34 Among his various responsibilities, the architect plays an integral role in the payment certification process under the contract. Interim payments to the contractor are governed by cl 31 of the SIA Conditions of Contract. Specifically, cl 31(2)(a) provides for the situations under which a contractor shall be entitled to serve a payment claim on the employer. Notably, a copy of the payment claim must always be forwarded to the architect. The amended cl 31(3)(a) of the SIA Conditions of Contract as found in the Contract provides that “[w]ithin 14 days after receipt of the payment claim or the day on which the Contractor is required under clause 31(2) to submit his payment claim, whichever is later, the Architect shallissue an Interim Certificate to the Contractor [emphasis added]. This is in contrast to cl 31(3)(b) which merely states that the employer “shall be entitled [emphasis added] to issue a payment response. Indeed, if the employer elects not to file a payment response, cl 31(3)(c) provides that the interim certificate issued by the architect shall be deemed the payment response from the employer and shall have full effect as ascribed to a payment response under the SOPA. Therefore, while an employer may elect to file a payment response, it is mandatory for the architect to issue an interim certificate in response to a payment claim from a contractor.
35 The importance of an architect’s certificate in the payment process under the SIA Form of Contract was also underscored in Chin Ivan at [20]:
a properly-issued Architect’s certificate functions as a condition precedent to the contractor’s right to receive payment and the employer’s right to deduct claims (if any). The “financial machinery” of a standard form SIA contract is “regulated by the certificates of the Architect”, which, if issued in accordance with cl 31(13), place the contractor or the employer (as the case may be) “in a position to enforce payment … [or] to deduct his legitimate claims” respectively. A contractor’s right to receive payment and an employer’s right to deduct claims would typically not even materialise if the particular Architect’s certificate in question was not issued in accordance with the contract concerned. This much is also noted in Chow Kok Fong, Law and Practice of Construction Contracts (Sweet & Maxwell Asia, 4th Ed, 2012) … (at vol 1, paras 8.29–8.30):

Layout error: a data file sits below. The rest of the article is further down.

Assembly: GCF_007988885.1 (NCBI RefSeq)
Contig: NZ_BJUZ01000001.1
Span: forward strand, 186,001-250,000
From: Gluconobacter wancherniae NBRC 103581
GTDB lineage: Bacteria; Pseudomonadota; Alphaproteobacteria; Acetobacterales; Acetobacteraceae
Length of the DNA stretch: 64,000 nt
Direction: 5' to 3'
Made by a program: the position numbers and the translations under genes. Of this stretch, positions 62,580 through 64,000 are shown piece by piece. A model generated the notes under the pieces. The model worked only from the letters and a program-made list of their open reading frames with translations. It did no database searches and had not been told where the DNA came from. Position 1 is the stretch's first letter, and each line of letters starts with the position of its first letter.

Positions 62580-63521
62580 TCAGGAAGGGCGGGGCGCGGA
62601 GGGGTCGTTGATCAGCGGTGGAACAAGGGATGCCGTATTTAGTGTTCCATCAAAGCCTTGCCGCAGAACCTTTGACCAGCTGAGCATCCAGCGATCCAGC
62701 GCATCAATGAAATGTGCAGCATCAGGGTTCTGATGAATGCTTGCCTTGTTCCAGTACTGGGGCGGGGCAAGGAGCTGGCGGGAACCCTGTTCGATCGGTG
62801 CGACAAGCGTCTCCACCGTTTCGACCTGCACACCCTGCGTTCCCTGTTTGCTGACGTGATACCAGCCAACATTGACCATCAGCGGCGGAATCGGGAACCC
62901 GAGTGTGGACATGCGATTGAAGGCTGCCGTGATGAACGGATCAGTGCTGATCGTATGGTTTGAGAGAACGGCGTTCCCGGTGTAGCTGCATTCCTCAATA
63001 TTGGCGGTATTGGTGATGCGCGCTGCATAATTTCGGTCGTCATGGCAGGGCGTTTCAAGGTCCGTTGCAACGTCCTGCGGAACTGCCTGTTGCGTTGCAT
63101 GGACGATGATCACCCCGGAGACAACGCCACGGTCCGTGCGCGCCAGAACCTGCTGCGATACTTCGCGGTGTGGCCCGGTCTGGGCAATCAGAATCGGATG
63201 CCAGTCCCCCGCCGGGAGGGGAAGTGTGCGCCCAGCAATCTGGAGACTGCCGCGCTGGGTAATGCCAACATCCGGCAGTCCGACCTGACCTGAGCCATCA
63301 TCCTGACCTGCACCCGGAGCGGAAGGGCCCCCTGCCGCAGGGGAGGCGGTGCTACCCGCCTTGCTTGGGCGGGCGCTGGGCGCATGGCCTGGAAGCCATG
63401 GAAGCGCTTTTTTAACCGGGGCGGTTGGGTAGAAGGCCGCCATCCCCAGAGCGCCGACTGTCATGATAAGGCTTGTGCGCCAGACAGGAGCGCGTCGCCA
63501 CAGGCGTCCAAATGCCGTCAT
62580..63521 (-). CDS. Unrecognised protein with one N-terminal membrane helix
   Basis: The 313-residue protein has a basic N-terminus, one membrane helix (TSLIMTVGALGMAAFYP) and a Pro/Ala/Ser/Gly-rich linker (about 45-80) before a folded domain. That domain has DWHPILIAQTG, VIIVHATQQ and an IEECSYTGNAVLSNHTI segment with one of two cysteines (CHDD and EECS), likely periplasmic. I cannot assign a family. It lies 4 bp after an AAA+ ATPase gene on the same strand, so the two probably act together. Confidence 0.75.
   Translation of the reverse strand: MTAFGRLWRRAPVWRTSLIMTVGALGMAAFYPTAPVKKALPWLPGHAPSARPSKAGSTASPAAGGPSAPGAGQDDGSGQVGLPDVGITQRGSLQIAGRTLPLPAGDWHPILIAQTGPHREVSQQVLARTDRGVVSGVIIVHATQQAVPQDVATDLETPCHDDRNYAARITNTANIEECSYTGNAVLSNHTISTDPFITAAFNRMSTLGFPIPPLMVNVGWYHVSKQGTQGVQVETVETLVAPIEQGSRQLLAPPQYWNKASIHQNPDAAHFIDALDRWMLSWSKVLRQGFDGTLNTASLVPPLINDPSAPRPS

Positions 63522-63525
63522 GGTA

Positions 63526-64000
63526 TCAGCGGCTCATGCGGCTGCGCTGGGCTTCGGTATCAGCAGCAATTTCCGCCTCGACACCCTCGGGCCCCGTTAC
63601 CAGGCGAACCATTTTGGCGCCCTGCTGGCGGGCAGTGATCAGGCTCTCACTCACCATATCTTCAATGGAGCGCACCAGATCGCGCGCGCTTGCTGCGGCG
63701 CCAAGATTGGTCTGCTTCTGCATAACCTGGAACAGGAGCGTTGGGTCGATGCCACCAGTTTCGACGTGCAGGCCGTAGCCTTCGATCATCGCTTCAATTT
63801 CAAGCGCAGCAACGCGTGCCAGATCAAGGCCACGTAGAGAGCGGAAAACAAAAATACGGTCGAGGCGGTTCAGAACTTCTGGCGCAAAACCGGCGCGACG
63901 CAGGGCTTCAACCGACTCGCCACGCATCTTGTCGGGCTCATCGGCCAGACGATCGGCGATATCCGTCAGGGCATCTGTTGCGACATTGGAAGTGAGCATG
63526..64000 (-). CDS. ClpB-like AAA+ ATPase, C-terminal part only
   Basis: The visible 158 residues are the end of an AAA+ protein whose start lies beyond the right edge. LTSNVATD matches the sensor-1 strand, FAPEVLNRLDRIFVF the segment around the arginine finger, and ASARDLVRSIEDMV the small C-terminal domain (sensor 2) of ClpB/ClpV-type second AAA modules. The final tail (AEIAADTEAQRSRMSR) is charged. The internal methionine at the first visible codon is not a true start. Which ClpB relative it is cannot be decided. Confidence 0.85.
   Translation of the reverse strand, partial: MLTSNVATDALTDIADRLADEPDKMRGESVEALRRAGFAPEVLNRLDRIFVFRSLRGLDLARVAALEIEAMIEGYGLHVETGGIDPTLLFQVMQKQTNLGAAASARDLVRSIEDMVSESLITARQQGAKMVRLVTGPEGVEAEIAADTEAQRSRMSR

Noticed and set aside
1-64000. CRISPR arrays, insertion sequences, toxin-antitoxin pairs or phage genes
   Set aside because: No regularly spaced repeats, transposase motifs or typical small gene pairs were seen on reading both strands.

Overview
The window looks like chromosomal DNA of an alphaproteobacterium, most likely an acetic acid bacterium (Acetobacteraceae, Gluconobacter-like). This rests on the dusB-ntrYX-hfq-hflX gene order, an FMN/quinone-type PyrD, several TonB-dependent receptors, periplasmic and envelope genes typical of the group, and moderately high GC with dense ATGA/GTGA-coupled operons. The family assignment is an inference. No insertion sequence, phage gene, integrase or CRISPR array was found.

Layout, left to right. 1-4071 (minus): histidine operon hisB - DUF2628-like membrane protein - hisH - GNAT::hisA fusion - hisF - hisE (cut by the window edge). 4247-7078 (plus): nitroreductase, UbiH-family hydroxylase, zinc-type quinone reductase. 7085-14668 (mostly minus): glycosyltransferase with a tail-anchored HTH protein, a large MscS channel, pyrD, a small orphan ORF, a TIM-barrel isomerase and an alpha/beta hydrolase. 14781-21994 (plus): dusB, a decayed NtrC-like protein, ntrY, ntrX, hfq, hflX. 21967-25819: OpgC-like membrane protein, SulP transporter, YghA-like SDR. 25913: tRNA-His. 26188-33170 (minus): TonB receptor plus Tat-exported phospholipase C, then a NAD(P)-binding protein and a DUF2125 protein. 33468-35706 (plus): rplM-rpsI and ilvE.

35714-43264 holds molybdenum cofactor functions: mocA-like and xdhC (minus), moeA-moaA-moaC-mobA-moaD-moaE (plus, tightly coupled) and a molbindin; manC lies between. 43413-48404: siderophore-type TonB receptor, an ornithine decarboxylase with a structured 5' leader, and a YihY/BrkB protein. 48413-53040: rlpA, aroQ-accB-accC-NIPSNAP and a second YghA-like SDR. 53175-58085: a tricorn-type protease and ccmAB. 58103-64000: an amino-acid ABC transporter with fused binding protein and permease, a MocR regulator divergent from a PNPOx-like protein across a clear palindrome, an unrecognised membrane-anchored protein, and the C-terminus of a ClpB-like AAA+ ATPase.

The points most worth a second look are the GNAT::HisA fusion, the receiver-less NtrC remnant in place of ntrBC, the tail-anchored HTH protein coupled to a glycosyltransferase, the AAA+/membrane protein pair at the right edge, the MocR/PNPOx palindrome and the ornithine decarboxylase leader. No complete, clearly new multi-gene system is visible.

8.29 Construction contracts frequently require that a contractor’s entitlement to payment be conditioned on the issue of a certificate. In these situations, it has been suggested that the issue of the certificate thus operates as a condition precedent to payment. The general principle is that a contractor who fails to obtain the certificate has no basis to claim for payment in law or in equity. …
8.30 Effectively, the right to be paid for work done derives not from the actual execution of the work or supply of materials but from the issue of the payment certificate in respect of the work. …
[emphasis added in bold italics]
36 However, the payment certification process, and indeed the works under the contract itself, comes to an end once the architect issues the final certificate. The final certificate shows the architect’s final measurement and valuation of the works in accordance with the terms of the contract, and states the final balance between the contractor and the employer. This “finalisation of accounts” typically signifies the end of the project works: The Singapore SIA Form of Building Contract at para 1.2.